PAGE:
Each year, a unique competition for student innovations awards a major funding prize to the most promising technology with the potential to improve primary-care delivery at the frontlines of medicine.
A Rutgers biomedical engineering undergraduate team was recently named the second place prize winners in the Massachusetts General Hospital Ambulatory Practice of the Future (MGH-APF) 2017 Student Technology Prize in Primary Healthcare competition, receiving $50,000 for a rapid point-of-care diagnostic to discriminate viral from bacterial infections. The group was among five finalist teams selected last year to submit a more detailed proposal, outlining the innovation with an eye towards efficiency, cost-efficacy, improvement of the patient experience, increased career satisfaction for primary-care teams, and improved long-term outcomes.
Seniors Charles Rabolli, Neel Nirgudkar, Sarah Salter, and Sudeepti Vedula, and advised by biomedical engineering assistant professor Adam Gormley, conceptualized a point-of-care paper-based microfluidic device that can differentiate between bacterial and viral infections. Rabolli says the goal of the project is to address the problem of over-prescribed antibiotics around the world.
The paper-based microfluidic device will test a small blood sample, like that of a finger-prick used to check blood glucose levels by diabetics, and the blood will then be wicked forward on the device by the paper. Biological markers will be incorporated that are specific for only bacterial infections and others that are specific for only viral infections.
“We feel so honored to be given the opportunity with this award to flesh out an idea that we think will have great global health implications,” says Salter, who like her fellow teammates plans to pursue a medical degree. “As we begin to plan our next steps, we appreciate the support we’ve received along the way from Professor Gormley and the wider Rutgers community.”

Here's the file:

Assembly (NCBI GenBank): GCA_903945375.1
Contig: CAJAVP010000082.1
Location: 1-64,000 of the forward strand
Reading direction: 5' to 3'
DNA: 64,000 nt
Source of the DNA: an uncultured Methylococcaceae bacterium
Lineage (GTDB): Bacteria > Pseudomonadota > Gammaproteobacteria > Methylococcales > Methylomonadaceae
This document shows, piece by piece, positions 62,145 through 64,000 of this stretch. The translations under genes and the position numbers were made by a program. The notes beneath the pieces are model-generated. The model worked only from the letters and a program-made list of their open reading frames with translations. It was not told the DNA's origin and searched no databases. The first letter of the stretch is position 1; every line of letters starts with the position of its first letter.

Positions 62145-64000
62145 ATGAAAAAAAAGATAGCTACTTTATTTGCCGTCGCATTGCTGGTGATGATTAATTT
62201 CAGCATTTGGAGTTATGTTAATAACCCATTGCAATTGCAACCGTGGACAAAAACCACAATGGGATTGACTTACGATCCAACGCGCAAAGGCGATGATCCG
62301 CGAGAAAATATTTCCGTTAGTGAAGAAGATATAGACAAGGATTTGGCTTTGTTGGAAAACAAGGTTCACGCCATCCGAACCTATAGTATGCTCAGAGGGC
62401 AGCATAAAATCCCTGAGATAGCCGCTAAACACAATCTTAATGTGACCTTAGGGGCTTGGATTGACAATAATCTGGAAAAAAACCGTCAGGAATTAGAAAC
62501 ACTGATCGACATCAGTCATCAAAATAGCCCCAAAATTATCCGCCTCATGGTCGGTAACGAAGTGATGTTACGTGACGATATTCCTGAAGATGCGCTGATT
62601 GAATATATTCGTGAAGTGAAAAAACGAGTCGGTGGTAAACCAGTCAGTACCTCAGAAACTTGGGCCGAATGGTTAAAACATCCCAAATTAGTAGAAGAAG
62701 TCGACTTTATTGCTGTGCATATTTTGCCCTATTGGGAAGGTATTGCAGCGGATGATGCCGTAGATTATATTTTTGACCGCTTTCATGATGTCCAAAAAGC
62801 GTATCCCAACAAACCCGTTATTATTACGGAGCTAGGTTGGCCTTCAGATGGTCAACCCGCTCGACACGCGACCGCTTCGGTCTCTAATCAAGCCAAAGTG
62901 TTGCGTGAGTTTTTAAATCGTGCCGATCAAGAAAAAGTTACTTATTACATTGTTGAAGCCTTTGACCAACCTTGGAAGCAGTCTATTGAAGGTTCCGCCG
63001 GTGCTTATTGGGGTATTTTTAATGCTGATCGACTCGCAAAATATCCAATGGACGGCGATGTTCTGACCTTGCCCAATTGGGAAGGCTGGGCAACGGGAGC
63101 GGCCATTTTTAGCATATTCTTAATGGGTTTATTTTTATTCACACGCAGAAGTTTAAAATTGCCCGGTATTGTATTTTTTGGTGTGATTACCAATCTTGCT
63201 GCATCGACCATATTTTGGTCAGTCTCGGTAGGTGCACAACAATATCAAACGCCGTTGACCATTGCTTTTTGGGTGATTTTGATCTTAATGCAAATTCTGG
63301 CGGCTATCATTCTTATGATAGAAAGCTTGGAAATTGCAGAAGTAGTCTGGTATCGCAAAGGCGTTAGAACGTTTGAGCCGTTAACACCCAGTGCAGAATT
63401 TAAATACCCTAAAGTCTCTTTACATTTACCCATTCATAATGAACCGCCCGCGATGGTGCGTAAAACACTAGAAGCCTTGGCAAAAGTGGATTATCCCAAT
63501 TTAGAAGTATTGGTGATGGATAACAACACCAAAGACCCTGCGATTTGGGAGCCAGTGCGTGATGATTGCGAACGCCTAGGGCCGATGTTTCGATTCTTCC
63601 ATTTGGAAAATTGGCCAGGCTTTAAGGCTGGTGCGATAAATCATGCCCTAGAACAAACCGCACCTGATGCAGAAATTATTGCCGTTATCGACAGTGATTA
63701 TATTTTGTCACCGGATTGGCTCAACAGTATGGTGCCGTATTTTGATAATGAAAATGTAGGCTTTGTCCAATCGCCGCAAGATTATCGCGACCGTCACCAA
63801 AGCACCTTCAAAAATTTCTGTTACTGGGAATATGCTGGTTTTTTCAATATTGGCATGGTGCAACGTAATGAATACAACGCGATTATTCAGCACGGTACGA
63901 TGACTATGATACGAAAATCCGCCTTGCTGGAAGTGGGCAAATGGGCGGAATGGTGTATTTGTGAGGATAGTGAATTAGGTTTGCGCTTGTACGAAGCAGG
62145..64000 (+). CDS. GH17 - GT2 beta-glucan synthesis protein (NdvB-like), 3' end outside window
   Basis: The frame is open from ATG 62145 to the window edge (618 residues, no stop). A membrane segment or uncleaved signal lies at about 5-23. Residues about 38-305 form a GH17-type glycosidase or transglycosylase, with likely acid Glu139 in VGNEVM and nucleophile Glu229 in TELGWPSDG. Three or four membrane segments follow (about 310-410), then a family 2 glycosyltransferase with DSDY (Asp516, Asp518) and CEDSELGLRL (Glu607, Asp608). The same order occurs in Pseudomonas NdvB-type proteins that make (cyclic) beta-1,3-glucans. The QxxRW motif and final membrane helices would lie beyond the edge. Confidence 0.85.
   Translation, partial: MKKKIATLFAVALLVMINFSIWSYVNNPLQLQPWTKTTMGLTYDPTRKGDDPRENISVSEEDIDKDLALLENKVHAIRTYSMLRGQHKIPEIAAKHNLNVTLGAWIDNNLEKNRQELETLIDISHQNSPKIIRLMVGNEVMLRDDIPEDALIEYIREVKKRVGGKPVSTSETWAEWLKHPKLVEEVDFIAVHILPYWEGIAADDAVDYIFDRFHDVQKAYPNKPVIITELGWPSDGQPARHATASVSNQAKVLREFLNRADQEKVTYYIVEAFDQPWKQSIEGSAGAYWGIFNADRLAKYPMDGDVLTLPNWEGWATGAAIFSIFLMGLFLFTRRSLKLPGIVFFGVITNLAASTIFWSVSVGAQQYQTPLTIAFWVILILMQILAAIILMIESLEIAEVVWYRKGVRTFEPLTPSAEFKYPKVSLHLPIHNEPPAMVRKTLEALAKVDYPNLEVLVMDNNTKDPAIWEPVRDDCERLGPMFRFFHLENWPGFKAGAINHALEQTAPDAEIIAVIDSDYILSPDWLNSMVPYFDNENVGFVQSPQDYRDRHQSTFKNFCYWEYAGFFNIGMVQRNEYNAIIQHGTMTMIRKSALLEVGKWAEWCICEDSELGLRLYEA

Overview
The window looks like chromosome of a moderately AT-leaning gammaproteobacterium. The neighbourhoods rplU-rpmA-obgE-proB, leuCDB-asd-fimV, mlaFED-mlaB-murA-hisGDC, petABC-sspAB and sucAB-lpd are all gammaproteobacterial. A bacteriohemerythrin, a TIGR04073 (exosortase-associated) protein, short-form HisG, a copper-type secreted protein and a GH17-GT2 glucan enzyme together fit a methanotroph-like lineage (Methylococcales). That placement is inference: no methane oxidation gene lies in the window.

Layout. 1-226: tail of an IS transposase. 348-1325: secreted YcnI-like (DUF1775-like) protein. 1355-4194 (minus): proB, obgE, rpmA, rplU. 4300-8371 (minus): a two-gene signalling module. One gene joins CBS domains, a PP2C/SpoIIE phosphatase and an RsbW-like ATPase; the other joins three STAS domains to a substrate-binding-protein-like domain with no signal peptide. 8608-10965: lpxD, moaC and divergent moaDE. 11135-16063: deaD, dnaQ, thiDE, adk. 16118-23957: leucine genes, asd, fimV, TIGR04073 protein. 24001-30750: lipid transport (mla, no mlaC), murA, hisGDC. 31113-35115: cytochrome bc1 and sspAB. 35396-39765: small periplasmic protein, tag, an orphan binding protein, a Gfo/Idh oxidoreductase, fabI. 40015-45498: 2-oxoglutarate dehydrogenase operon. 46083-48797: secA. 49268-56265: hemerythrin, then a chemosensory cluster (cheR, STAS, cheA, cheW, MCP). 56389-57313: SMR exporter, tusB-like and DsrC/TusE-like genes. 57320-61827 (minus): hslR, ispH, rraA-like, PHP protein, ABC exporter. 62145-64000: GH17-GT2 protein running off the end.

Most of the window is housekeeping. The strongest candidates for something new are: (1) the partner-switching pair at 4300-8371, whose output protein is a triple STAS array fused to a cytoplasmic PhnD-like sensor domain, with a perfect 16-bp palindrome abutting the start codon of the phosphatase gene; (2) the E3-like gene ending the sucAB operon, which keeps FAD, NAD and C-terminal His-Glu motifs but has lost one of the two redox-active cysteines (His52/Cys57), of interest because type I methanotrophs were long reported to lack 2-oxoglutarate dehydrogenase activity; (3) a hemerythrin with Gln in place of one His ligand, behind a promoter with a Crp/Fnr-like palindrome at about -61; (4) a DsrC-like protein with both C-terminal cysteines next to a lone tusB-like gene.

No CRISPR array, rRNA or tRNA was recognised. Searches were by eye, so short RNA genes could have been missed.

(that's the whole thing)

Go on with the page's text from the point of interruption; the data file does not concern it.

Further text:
As the project progressed over the past months, the team was able to enhance their final proposal with input from faculty members, including the School of Engineering’s Dean Thomas Farris, Stephen K. Burley (Center for Integrative Proteomics Research), and Richard Marlink (Global Health Institute), along with Rutgers Health and Robert Wood Johnson Medical School physicians Tanaya Bhowmick (infectious diseases) and Alfred F. Tallia (family medicine and community health). The group was also invited to participate in a Rutgers Global Health Forum event with a delegation from Namibia.
“I am so proud of this group and their great success,” says Gormley. “They all worked very hard over the past eight months putting their proposal together. And now, with this win, it is time to put it to the test and see if we can make a diagnostic that can differentiate between bacterial and viral infections.”
The national competition is hosted by Massachusetts General Hospital's Ambulatory Practice of the Future (APF) and sponsored by the Gelfand Family Charitable Trust.
According to Benjamin Crocker, medical director of the MGH APF, “In our commitment to improve the paradigm of care for patients, we seek new tools, enabled by novel technologies, which can improve our ability to make rapid and more accurate medical decisions and engage patients in their care, whether patients are in the clinic or elsewhere.”
Additional information about the Prize for Primary Healthcare as well about the MGH APF may be found at http://massgeneral.org/apf
The five finalists and their projects:
Robert Mannino, Georgia Tech; Noninvasive Inexpensive Smartphone App for Patient Self-Management of Anemia (First Place)
Charles Rabolli, Rutgers University; Point-of-Care Diagnostic for the Detection of Viral Versus Bacterial Infection (Second Place)
Anarup Ganguli, University of Illinois at Urbana-Champaign; Molecular Testing on Your USB Stick
Chris Idelson, University of Texas at Austin; Novel System to Mitigate Intrauterine Device Expulsion, With Focus During the Postpartum Period
Ruchi Patel, The Cooper Union; QuickStitch: The Single Squeeze Stitcher